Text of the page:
Instructor: Matthew Barth
Office: EBU-II Room 342 or CE-CERT Training Room
Office Hours: TBA
Units: 4, 3 hours lecture, 3 hours outside research
Catalog Course Description:
The purpose of this course is to critically examine the technology of electrical energy systems that will be acceptable in a world faced with global warming, local pollution, and declining supplies of oil. The focus is on renewable energy sources (e.g., wind, solar), and possible other non-carbon emitting sources (nuclear) and reduced carbon sources (co-generative gas turbine plants, fuel cells) are also studied. Individual devices as well as the overall systems are analyzed.
Francis Vanek and Louis Albright, Energy Systems Engineering: Evaluation and Implementation McGraw Hill, 2009. ISBN: 978-0-07-149593-6
other books and miscellaneous lecture notes
Grading: Homework (20%) one midterm (20%), one final (20%), project report (40%).
Homework: 6 assignments
Goals for the Course:
1) The student will become proficient in engineering calculations of the performance and rudimentary design of various electrical energy conversion systems.
2) The student will become familiar with the physics of the environmental issues, including the greenhouse effect and global climate change.
3) The student will become adept in the comparative analysis of various energy conversion systems. The comparisons will include cost, social acceptability as well as environmental consequences.
The course will draw on material studied in electrical engineering, physics, and some thermodynamics. Students will study the basic theory of electrical motors and generators, fuel cells, turbines, photovoltaic devices, etc. and determine component and system efficiencies. Additionally, along the way, students will become familiar with the relationship between ethical issues and the quality of our environment, and the complex interplay between engineering systems and society, so the course will provide a bridge between engineering and policy. The emphasis of the course is, however, on application of quantitative engineering techniques to electrical energy systems, as reflected in objectives 1-3.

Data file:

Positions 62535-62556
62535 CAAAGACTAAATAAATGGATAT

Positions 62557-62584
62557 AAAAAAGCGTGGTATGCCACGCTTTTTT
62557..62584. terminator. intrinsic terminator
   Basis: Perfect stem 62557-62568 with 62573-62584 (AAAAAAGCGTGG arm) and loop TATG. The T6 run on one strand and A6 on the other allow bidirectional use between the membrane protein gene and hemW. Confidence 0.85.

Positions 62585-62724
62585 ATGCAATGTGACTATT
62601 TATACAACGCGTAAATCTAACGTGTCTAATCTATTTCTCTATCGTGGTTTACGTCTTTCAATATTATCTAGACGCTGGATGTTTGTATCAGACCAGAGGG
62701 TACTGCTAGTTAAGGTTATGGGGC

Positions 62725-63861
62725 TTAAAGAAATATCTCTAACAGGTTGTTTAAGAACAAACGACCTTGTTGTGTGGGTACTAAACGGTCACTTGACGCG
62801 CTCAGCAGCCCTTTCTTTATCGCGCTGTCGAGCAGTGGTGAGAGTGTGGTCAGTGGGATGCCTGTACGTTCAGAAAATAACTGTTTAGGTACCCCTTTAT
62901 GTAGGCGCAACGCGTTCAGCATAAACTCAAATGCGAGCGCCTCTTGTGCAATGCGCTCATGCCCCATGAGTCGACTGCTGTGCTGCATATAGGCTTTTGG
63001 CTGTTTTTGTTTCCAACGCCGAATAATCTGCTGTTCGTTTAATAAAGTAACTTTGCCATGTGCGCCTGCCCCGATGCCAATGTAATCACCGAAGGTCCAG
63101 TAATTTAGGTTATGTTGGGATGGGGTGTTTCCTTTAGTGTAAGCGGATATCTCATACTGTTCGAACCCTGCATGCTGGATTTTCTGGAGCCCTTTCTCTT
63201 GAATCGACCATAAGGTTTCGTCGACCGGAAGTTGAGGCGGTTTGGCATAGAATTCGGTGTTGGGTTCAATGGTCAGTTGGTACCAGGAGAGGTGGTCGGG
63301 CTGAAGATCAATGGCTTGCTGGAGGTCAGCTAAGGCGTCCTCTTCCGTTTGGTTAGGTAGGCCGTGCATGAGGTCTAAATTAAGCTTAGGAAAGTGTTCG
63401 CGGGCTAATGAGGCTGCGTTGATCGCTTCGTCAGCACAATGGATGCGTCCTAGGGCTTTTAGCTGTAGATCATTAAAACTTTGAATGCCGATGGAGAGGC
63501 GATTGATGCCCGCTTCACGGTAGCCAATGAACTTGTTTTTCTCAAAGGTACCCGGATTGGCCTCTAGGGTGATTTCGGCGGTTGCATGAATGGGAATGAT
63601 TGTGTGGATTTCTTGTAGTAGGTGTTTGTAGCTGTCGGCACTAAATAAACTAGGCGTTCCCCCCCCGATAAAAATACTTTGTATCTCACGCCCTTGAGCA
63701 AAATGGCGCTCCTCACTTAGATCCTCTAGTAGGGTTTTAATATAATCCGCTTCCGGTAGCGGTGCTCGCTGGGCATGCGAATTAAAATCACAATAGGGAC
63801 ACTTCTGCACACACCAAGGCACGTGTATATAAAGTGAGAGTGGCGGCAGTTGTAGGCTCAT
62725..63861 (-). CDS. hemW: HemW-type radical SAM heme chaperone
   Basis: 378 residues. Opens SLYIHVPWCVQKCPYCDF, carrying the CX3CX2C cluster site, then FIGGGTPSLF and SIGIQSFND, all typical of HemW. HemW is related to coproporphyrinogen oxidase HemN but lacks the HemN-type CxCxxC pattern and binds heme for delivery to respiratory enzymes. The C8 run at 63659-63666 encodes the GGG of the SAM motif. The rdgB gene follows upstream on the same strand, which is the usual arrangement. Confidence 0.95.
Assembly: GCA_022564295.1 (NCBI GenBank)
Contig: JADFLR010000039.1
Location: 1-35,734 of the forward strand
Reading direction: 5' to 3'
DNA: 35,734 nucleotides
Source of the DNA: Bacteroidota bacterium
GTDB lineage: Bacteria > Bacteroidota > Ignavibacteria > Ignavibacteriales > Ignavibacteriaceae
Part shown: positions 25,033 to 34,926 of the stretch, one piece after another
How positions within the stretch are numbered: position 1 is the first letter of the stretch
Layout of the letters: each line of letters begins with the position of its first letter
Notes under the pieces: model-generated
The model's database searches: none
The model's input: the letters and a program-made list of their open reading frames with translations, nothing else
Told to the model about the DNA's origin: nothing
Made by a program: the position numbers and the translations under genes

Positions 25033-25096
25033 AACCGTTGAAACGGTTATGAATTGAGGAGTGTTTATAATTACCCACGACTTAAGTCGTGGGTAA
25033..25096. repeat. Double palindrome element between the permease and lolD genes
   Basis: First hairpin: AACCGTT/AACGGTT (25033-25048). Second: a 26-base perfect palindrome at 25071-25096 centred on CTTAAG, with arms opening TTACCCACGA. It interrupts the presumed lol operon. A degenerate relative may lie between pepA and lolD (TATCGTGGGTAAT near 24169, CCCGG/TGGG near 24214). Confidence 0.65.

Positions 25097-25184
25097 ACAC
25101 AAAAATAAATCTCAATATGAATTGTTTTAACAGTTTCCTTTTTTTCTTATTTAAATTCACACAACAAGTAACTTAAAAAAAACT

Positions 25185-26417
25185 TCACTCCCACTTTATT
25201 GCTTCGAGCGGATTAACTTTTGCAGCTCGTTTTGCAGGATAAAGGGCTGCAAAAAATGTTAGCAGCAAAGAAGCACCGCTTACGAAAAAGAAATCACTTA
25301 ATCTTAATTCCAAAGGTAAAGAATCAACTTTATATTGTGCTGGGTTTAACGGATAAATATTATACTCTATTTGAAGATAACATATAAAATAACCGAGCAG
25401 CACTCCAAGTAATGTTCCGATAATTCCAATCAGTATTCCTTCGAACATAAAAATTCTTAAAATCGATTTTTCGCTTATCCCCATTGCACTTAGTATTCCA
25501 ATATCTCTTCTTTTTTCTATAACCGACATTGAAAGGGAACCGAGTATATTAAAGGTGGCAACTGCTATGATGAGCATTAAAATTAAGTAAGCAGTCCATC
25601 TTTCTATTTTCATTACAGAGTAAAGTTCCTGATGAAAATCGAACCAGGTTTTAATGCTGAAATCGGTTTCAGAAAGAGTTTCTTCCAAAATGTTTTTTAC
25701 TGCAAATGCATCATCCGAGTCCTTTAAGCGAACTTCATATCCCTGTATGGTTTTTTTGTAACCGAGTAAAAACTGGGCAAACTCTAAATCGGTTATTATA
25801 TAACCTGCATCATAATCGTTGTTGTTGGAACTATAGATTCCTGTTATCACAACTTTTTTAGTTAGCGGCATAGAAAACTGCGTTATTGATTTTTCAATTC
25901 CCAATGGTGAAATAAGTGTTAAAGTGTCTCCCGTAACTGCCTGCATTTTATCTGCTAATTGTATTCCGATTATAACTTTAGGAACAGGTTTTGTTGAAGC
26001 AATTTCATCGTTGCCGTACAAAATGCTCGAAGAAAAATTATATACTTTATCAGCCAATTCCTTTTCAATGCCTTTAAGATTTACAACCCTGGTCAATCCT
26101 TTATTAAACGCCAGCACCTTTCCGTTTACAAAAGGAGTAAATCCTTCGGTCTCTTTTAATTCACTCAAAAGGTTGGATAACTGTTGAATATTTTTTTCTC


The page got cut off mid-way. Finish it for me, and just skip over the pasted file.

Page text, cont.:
There is one more goal: in general, the intent is to apply a wide range of engineering skills to a pressing challenge of our time, so one overall goal of the course is to “do something interesting, and have fun.” I hope we will all succeed in this area.
Term Project: The course will include a term project to give students an opportunity to apply what they have learned to a specific future energy system problem or challenge. Students will either work alone or in groups and produce a final written report. Each project team will present their work in a 20 minute presentation at the end of the quarter.